BSC researchers design a strategy to better understand protein evolution

29 December 2023

The new computational method, published in Nature Communications, could help design new proteins with different biotechnological and biomedical applications

AlphaFold2, the artificial intelligence (AI) tool, developed by DeepMind from Google, that can predict accurate models of proteins, the fundamental components of cellular systems, has led to a revolution that has benefited different fields of science, from drug design to the study of evolution.

Now, a team of researchers at the Barcelona Supercomputing Center - Centro Nacional de Supercomputación (BSC-CNS) has taken advantage of AlphaFold2's ability to predict the structures of the thousands of proteins that constitute different protein families to develop a computational method that analyses the degree of conservation throughout evolution - and therefore their importance - of regions critical to the structure and function of each protein family (known as energetically frustrated regions).

The new computational method and the results obtained contribute to the basic understanding of the evolution of proteins and could help in the design of new ones with different biotechnological and biomedical applications.

The scientists, who are part of the BSC's Life Sciences department directed by ICREA Prof. Alfonso Valencia, have also benefited from the great computational capacity of the MareNostrum supercomputer to carry out this study, which has been led by Dr. Gonzalo Parra, from the Computational Biology group. The results of this research, in collaboration with groups from Argentina, Chile and the United States, have been published in the journal Nature Communications.

"These new conditions allow us, for the first time, to tackle big questions about the relationship between the three-dimensional structure of proteins and their functional capacities, with evolutionary conservation and protein structures as a guide. A subject that combines scientific interest with direct implications in biotechnology for the rational design of proteins with new properties," says Alfonso Valencia.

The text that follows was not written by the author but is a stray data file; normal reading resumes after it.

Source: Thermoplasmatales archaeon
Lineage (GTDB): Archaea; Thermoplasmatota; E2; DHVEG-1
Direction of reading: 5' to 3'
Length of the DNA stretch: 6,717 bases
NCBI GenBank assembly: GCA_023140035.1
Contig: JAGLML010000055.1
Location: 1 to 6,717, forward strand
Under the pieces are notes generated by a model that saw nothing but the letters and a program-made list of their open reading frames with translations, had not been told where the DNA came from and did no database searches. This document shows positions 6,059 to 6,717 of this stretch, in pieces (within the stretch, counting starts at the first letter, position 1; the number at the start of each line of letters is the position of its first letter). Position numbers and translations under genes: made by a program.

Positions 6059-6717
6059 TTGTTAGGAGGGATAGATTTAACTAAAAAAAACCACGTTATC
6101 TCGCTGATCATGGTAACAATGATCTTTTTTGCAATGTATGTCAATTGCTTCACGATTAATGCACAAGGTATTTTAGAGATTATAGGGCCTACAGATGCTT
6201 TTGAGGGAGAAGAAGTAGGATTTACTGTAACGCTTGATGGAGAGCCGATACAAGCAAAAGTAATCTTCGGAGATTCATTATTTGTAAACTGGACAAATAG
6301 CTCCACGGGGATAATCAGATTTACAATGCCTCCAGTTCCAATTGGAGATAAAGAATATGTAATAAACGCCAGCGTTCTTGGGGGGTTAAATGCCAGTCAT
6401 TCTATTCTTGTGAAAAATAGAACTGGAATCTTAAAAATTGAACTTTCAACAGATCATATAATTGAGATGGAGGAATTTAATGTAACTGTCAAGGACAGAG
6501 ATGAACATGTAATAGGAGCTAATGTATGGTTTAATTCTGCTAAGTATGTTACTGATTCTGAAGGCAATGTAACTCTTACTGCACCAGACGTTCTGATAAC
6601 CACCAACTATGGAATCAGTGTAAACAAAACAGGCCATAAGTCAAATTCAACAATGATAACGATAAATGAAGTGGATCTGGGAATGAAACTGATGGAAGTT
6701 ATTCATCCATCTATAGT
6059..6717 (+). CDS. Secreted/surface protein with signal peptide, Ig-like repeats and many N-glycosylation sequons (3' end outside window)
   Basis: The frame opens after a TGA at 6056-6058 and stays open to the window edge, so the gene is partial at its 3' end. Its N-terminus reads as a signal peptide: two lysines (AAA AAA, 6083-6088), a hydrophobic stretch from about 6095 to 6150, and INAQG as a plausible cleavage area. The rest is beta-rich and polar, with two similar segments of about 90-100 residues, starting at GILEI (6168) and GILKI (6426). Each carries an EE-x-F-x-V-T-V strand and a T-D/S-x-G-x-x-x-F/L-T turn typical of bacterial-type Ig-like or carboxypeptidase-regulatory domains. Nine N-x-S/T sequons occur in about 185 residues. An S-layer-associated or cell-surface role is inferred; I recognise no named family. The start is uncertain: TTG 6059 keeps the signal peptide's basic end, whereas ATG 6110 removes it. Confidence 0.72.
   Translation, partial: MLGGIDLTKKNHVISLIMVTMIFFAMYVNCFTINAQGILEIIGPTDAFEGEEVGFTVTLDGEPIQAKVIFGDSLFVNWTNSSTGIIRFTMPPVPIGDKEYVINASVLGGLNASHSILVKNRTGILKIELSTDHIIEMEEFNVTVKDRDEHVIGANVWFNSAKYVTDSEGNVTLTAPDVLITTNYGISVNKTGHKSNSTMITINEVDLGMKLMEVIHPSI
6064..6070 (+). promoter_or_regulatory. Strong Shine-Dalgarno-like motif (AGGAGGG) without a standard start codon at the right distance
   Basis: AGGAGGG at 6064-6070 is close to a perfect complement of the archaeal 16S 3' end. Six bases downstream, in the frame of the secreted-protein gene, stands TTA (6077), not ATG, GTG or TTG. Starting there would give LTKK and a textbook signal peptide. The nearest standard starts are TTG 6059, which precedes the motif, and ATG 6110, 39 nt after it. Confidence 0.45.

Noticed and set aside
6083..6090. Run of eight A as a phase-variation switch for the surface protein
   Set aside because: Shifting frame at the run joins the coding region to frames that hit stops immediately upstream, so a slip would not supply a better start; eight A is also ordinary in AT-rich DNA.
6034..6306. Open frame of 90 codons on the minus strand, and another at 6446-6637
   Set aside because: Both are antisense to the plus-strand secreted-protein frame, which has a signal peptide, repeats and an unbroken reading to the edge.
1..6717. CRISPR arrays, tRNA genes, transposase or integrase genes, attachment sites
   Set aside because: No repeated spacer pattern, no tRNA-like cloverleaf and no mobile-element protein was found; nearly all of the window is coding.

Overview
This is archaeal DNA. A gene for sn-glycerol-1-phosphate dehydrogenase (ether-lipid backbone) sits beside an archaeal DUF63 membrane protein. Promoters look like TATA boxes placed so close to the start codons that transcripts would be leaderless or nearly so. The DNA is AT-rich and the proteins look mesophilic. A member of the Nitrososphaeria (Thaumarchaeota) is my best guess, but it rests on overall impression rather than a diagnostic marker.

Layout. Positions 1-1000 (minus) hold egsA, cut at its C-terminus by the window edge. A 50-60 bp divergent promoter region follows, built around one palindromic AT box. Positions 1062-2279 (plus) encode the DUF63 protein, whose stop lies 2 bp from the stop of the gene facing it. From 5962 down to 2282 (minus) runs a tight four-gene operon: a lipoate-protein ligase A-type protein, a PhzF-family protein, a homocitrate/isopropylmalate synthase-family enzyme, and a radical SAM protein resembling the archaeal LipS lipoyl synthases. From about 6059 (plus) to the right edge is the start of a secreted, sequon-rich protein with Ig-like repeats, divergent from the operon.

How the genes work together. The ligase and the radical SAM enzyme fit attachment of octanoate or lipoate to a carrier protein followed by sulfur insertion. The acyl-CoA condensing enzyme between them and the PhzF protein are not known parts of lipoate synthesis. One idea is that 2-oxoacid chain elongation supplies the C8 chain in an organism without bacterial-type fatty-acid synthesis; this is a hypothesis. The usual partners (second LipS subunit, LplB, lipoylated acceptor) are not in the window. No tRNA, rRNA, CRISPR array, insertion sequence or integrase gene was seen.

Epidemiological surveillance of emerging pathogens

The recent coronavirus pandemic highlighted the importance of understanding the evolutionary mechanisms that operate over pathogens with potential infectivity in humans. For this reason, one of the cases that has been studied in detail in this study is that of SARSCov2 proteins, which are still poorly characterised in terms of their functional properties. All the proteins encoded by the SARSCov2 genome were analysed in the context of the proteins encoded by the hundreds of known coronavirus genomes, both those that infect humans as well as other species.

Analyses on the PLPro protein, a protein of direct interest for antiviral development, showed that the evolutionary history of the 124 related coronaviruses can provide many clues as to how they adapt to their hosts and improve their infectivity strategies. "In particular, catalytic site changes were detected that are potentially responsible for virus adaptation to different hosts, opening new doors for the development of compounds targeting these sites," says Valencia.


Figure: Energetic frustration map of PLPro where evolutionary constraints at different levels (all coronaviruses, sarbecoronaviruses, SARSCov2) are shown. In green regions that are important for stability, in red regions that are important for function. The most important regions are highlighted.

This analysis required less than a week of computation on the BSC's MareNostrum supercomputer. Similar strategies can be applied in the future to analyse the evolution of new pathogens of epidemiological interest as soon as their genomes become available. Such analyses could facilitate the development of vaccines or other strategies to fight such viruses.


Reference: "Local energetic frustration conservation in protein families and superfamilies"

Picture: BSC Computational Biology group